Performance of a visuomotor walking task in an augmented reality training setting

Juliet A.M. Haarman*, Julia T. Choi, Jaap H. Buurke, Johan S. Rietman, Jasper Reenalda

*Corresponding author for this work

    Research output: Contribution to journalArticleAcademicpeer-review

    6 Citations (Scopus)


    Visual cues can be used to train walking patterns. Here, we studied the performance and learning capacities of healthy subjects executing a high-precision visuomotor walking task, in an augmented reality training set-up. A beamer was used to project visual stepping targets on the walking surface of an instrumented treadmill. Two speeds were used to manipulate task difficulty. All participants (n = 20) had to change their step length to hit visual stepping targets with a specific part of their foot, while walking on a treadmill over seven consecutive training blocks, each block composed of 100 stepping targets. Distance between stepping targets was varied between short, medium and long steps. Training blocks could either be composed of random stepping targets (no fixed sequence was present in the distance between the stepping targets) or sequenced stepping targets (repeating fixed sequence was present). Random training blocks were used to measure non-specific learning and sequenced training blocks were used to measure sequence-specific learning. Primary outcome measures were performance (% of correct hits), and learning effects (increase in performance over the training blocks: both sequence-specific and non-specific). Secondary outcome measures were the performance and stepping-error in relation to the step length (distance between stepping target). Subjects were able to score 76% and 54% at first try for lower speed (2.3 km/h) and higher speed (3.3 km/h) trials, respectively. Performance scores did not increase over the course of the trials, nor did the subjects show the ability to learn a sequenced walking task. Subjects were better able to hit targets while increasing their step length, compared to shortening it. In conclusion, augmented reality training by use of the current set-up was intuitive for the user. Suboptimal feedback presentation might have limited the learning effects of the subjects.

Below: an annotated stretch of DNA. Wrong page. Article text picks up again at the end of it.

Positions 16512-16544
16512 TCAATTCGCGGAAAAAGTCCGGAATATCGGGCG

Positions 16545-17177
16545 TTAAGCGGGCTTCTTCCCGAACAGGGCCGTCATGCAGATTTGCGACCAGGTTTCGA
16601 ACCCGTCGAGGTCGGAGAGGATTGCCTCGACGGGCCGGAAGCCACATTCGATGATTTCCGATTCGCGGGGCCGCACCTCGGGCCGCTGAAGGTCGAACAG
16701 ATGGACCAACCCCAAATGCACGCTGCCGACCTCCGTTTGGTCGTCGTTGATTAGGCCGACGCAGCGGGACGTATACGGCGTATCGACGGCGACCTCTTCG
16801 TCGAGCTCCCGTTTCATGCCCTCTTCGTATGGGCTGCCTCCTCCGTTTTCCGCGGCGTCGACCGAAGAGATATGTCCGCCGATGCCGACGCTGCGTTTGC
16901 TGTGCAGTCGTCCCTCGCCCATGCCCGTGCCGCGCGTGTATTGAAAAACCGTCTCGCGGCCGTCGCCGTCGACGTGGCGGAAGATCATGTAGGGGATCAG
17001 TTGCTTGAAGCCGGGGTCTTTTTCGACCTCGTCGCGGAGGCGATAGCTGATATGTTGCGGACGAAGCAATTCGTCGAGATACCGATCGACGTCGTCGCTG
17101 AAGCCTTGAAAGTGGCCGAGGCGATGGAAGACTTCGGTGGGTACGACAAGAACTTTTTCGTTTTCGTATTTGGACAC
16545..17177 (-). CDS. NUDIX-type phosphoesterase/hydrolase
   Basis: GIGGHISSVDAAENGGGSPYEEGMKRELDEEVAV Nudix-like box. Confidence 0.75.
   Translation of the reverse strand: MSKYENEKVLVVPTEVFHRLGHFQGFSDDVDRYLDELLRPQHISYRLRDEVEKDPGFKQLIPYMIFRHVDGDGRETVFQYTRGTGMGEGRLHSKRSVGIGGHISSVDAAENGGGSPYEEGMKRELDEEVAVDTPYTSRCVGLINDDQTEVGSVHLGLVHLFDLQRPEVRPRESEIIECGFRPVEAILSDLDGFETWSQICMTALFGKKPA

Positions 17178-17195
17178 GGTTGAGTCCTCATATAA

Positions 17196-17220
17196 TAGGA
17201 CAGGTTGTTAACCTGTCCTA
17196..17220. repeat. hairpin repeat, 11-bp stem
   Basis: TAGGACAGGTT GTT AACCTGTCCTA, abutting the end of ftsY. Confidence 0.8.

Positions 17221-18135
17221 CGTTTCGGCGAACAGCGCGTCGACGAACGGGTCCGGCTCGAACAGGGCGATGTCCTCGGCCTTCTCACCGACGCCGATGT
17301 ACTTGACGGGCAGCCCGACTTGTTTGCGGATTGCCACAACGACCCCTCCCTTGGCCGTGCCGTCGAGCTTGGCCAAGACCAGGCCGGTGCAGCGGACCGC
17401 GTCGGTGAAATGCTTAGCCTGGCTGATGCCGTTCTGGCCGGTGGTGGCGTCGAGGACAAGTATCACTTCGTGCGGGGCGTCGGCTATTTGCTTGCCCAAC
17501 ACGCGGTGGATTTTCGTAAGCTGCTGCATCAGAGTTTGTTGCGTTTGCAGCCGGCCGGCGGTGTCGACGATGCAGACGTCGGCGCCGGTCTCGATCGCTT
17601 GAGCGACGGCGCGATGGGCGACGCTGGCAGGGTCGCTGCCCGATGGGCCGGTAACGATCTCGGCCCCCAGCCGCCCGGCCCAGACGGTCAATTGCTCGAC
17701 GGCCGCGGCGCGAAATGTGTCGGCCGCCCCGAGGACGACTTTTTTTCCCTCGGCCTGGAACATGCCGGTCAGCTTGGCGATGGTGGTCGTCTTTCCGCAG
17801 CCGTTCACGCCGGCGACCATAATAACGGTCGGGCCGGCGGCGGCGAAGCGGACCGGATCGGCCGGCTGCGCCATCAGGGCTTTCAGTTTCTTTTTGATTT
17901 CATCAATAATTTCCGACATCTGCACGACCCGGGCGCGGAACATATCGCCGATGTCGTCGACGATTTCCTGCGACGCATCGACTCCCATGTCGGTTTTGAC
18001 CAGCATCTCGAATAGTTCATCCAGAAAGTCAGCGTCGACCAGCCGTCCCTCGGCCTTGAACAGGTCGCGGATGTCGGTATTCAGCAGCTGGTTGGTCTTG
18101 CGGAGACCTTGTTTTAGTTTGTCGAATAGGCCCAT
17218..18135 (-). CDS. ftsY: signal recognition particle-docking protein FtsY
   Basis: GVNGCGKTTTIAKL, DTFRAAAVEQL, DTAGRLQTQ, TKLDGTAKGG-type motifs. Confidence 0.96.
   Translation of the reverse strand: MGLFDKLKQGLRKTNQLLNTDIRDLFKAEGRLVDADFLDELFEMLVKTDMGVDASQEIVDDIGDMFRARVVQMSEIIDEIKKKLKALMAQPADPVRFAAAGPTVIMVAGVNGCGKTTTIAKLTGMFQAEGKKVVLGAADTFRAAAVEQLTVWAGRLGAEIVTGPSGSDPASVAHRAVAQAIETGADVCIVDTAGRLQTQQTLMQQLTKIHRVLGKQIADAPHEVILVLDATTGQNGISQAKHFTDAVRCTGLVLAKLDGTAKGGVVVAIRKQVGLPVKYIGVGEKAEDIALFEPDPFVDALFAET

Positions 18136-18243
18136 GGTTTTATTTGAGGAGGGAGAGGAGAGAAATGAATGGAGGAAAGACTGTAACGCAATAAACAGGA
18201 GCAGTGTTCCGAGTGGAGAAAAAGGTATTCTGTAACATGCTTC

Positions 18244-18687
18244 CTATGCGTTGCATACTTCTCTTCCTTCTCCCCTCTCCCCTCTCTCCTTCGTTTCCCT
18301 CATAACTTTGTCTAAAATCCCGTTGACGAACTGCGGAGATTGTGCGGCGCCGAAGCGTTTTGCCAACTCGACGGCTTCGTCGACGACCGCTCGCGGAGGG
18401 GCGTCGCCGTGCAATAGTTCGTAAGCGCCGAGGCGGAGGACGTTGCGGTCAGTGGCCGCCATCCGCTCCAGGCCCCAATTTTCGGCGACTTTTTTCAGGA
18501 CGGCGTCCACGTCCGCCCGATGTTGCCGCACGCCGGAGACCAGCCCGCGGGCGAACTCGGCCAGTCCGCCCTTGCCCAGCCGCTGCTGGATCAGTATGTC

Original languageEnglish
    Pages (from-to)11-19
    Number of pages9
    JournalHuman movement science
    Issue numberPart B
    Publication statusPublished - 1 Dec 2017


    • Augmented reality
    • Gait training
    • Locomotion learning
    • Sequence learning
    • Visual feedback
    • Visual stepping targets
    • 2023 OA procedure


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